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Art and Images in Psychiatry |

The Agnew Clinic

James C. Harris, MD
Arch Gen Psychiatry. 2007;64(3):270-271. doi:10.1001/archpsyc.64.3.270.
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Thomas Eakins (1844-1916) was unique among 19th century artists for his scientific approach. As a student, Eakins excelled in science, mathematics, languages, and drawing.3,4 After high school graduation in 1862, he attended drawing classes at the Pennsylvania Academy of the Fine Arts and attended lectures in anatomy at Jefferson Medical College before leaving for Europe to study art. In Paris, he enrolled in the École des Beaux Arts, where he entered the studio of Jean-Léon Gérôme and drew from the nude for 5 months. Later he studied sculpture with Augustin-Alexandre Dumont and portraiture with Léon Bonnat. During his fourth and final year in Europe, his mother was diagnosed with a mental illness at 50 years of age. Shortly after his return to America in 1870, she was hospitalized. Following hospital discharge, she was confined to her room, dying 2 years later from “exhaustion from mania.” During his mother's illness, Eakins sought support from his 17-year-old sister, Margaret, who joined him in sporting activities and modeled for him. A stipend from his father's investments provided financial support that allowed him the freedom to choose his own subjects. Among those portrait subjects were the prominent surgeons Samuel David Gross and David Hayes Agnew, the poet Walt Whitman, physicist Henry A. Rowland, and President Rutherford Hayes.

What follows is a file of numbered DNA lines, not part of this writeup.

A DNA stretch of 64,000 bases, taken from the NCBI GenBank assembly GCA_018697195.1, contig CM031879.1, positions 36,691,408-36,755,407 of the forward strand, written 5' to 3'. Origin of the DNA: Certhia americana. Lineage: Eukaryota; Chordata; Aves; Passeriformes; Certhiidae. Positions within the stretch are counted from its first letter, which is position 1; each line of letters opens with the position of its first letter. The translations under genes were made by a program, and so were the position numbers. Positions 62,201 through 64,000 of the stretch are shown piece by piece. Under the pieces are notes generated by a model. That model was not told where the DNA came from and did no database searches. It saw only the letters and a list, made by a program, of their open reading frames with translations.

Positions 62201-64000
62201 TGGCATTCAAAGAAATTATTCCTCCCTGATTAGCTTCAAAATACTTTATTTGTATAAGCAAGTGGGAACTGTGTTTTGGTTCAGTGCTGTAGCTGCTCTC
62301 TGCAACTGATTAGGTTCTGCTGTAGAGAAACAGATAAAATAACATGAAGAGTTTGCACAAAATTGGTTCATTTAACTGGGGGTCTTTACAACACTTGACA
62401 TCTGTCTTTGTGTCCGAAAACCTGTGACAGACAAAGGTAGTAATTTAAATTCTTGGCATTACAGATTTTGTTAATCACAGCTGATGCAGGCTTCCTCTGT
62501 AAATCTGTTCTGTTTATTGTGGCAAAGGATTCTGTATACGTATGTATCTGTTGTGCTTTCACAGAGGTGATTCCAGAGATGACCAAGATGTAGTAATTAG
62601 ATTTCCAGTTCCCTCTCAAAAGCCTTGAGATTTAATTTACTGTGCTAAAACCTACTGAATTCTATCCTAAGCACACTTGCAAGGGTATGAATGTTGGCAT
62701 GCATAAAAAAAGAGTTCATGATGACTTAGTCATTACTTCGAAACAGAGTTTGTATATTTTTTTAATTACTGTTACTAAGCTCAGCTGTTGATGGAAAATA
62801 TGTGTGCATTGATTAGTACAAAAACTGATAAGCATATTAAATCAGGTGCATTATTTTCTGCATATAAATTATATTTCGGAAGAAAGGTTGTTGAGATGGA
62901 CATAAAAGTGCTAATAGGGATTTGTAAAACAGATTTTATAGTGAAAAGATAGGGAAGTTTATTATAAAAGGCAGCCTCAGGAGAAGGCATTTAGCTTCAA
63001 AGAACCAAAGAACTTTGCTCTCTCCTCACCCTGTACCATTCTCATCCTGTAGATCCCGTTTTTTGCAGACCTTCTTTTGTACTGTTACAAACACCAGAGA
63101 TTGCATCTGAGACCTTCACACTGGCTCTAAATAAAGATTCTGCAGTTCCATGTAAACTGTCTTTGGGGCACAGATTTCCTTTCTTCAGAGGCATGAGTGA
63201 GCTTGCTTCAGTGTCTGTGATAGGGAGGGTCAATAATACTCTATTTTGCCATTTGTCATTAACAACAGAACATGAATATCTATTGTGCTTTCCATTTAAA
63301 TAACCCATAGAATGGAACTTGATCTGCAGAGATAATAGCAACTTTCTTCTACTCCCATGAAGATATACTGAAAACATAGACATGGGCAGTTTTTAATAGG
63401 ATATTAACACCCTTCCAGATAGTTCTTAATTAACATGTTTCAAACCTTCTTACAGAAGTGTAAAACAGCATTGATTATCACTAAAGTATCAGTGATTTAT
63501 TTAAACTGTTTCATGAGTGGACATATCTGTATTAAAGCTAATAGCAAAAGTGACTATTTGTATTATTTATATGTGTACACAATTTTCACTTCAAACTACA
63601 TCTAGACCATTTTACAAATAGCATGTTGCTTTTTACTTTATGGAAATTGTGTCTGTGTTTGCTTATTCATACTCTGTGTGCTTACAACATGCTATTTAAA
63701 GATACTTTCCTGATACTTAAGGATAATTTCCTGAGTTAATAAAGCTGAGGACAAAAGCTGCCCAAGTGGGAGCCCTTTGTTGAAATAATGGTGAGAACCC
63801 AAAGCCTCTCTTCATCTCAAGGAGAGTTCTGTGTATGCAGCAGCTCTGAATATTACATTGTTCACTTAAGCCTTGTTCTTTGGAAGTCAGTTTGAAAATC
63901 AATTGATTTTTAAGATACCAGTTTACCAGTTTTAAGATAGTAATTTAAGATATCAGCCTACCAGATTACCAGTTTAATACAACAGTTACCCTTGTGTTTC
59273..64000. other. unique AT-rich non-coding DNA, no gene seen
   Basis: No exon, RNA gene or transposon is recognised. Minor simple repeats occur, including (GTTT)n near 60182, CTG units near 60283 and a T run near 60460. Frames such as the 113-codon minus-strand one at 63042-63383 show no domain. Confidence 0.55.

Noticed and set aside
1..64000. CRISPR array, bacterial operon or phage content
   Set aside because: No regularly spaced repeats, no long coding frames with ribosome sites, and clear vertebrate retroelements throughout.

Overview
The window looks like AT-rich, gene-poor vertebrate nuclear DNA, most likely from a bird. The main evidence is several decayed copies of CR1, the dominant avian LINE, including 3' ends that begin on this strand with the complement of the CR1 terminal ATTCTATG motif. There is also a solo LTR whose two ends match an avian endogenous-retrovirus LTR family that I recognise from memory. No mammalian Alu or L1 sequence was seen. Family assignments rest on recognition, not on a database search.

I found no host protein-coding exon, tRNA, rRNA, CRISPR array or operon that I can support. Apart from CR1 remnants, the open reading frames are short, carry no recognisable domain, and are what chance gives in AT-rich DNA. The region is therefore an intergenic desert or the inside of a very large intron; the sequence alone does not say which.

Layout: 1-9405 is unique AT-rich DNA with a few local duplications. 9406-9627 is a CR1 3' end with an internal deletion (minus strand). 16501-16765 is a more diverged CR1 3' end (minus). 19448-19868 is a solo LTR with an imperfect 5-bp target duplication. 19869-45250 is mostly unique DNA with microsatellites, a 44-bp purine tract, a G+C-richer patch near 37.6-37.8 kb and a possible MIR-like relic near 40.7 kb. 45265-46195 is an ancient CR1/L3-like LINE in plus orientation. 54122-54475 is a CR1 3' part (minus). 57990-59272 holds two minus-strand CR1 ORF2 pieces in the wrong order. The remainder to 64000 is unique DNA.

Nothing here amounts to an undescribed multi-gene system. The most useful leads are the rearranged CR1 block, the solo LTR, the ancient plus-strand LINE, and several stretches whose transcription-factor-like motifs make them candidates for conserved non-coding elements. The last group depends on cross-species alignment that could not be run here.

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Thomas Cowperthwait Eakins (1844-1916), American. Cover: The Agnew Clinic, 1889. Oil on canvas, 84⅜ × 118⅛ in. Courtesy of the LOCATOR="http://www.library.upenn.edu/exhibits/pennhistory/art/agnewclinic/agnewclinic.html">University of Pennsylvania, Philadelphia.

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The Gross Clinic, 1875. Oil on canvas, 96 × 78½ in. ©Jefferson Medical College, Thomas Jefferson University, Philadelphia, Pa/The Bridgeman Art Library (http://www.jefferson.edu/eakins/grosspic.cfm).

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